Parikino pā, on the Whanganui River, after a sketch by Rev. Richard Taylor

Parikino is a settlement 24 kilometres (15 mi) upriver from Whanganui, New Zealand; the original site was across the Whanganui River.[1]

Parikino was originally a fortified settlement established in 1845 as security against a possible raid by a Ngāti Tūwharetoa taua (war party). The population of about 200 then gradually moved to the unfortified agricultural land across the river.[2] Parikino is home to the Ngāti Hinearo and Ngāti Tuera hapū of the iwi Te Āti Haunui-a-Pāpārangi.[1] The Ngāti Hinearo wharenui is called Te Aroha, and the Ngāti Tuera is Wharewhiti.[3] The meeting house Maranganui Tuarua, 3 km south of Parikino at Pungarehu,[4] was built for Ngāti Tuera by the carver Hōri Pukehika.[1]

Parikino Sports Day, consisting mainly of horseback competitions and family activities, has run every year since 1928; farm chores are traditionally put on hold for the day.[5]

One of New Zealand's most important contemporary photographers Ans Westra took a series of black-and-white photographs of children and teachers at the Parikino Maori School in 1963.[6]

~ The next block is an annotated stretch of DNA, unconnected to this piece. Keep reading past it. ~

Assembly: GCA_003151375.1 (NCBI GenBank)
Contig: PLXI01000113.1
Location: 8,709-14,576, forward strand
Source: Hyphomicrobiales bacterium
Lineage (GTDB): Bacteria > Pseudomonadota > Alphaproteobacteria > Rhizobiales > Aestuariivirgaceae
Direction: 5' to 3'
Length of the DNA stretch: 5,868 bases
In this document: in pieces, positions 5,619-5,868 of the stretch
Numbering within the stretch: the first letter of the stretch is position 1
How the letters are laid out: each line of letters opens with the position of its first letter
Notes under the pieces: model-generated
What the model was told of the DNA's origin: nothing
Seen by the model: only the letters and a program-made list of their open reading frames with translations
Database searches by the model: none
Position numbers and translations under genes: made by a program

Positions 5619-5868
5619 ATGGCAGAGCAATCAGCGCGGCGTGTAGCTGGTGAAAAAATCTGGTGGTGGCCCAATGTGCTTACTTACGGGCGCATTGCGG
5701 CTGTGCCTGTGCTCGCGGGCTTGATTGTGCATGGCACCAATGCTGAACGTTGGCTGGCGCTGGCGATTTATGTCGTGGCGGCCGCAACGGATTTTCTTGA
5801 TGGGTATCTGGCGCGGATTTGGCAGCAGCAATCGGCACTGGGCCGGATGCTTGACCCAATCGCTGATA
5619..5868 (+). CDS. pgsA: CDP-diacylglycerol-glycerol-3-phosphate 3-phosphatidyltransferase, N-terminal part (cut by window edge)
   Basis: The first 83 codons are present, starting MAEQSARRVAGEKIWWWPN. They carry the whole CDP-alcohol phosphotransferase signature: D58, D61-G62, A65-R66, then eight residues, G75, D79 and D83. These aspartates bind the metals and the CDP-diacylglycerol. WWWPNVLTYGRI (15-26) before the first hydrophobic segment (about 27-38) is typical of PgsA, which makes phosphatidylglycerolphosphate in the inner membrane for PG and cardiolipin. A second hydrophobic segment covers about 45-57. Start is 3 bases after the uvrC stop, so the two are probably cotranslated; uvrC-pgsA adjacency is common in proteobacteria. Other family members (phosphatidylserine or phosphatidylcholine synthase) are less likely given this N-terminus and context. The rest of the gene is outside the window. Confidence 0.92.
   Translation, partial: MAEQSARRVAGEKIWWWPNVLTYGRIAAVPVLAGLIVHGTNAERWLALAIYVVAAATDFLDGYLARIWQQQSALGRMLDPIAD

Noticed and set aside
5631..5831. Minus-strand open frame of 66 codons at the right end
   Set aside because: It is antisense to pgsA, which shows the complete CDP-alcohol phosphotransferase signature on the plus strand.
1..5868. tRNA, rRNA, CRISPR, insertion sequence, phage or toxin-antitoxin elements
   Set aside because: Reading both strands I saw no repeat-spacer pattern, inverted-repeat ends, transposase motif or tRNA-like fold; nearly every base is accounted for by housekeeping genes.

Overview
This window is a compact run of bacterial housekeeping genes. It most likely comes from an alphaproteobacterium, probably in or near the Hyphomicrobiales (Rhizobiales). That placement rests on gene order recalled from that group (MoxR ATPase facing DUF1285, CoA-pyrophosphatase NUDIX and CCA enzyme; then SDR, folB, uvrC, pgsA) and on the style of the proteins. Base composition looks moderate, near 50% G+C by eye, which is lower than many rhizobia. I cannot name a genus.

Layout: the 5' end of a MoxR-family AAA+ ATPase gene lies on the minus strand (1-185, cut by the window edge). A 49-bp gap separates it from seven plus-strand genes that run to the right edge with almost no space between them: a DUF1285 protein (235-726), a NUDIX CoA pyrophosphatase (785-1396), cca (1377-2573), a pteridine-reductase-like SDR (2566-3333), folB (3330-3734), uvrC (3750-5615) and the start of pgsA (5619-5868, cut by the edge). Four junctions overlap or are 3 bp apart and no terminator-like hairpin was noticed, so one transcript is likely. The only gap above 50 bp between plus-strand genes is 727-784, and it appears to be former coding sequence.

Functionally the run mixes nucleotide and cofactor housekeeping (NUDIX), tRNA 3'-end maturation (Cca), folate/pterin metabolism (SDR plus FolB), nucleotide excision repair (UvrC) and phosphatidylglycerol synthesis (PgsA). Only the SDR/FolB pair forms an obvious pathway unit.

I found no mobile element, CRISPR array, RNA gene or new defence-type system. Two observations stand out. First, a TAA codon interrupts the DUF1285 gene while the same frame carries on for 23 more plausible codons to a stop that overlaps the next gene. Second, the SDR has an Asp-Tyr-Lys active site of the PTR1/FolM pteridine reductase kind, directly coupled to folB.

There are three marae in the Parikino area. Parikino Marae and Ko Wharewhiti or Te Aroha meeting house are a meeting place for Ngāti Hinearo and Ngāti Tumango. Ātene or Kakata Marae and Te Rangi-i-heke-iho meeting house are affiliated with Ngāti Hineoneone. Pungarehu Marae and Maranganui Tuarua meeting house are affiliated with Ngāti Tuera.[7][8]


Aberfeldy School is a co-educational state primary school for Year 1 to 8 students,[9] with a roll of 27 as of March 2019.[10]


  1. ^ a b c Beaglehole, Diana (20 March 2014). "Whanganui places: River Settlements". Te Ara Encyclopedia of New Zealand. Retrieved 21 November 2015.
  2. ^ Walton, A. (1994). "Settlement Patterns in the Whanganui River Valley, 1839–1864" (PDF). New Zealand Journal of Archaeology. 16: 123–168.
  3. ^ "Parikino Pā". Māori Maps. Retrieved 21 November 2015.
  4. ^ "Pungarehu". Māori Maps. Retrieved 21 November 2015.
  5. ^ Hyndman, Ian (27 February 2013). "Parikino prepares to party". Wanganui Chronicle. Retrieved 21 November 2015.
  6. ^ Peers, Robyn (3 October 2007). "Ans Westra: Images and Emotion". Christchurch Press. Retrieved 21 November 2015.
  7. ^ "Te Kāhui Māngai directory". Te Puni Kōkiri.
  8. ^ "Māori Maps". Te Potiki National Trust.
  9. ^ "Ministry of Education School Profile". Ministry of Education.
  10. ^ "Education Review Office Report". Education Review Office.

External linksEdit

Coordinates: 39°48′S 175°09′E / 39.800°S 175.150°E / -39.800; 175.150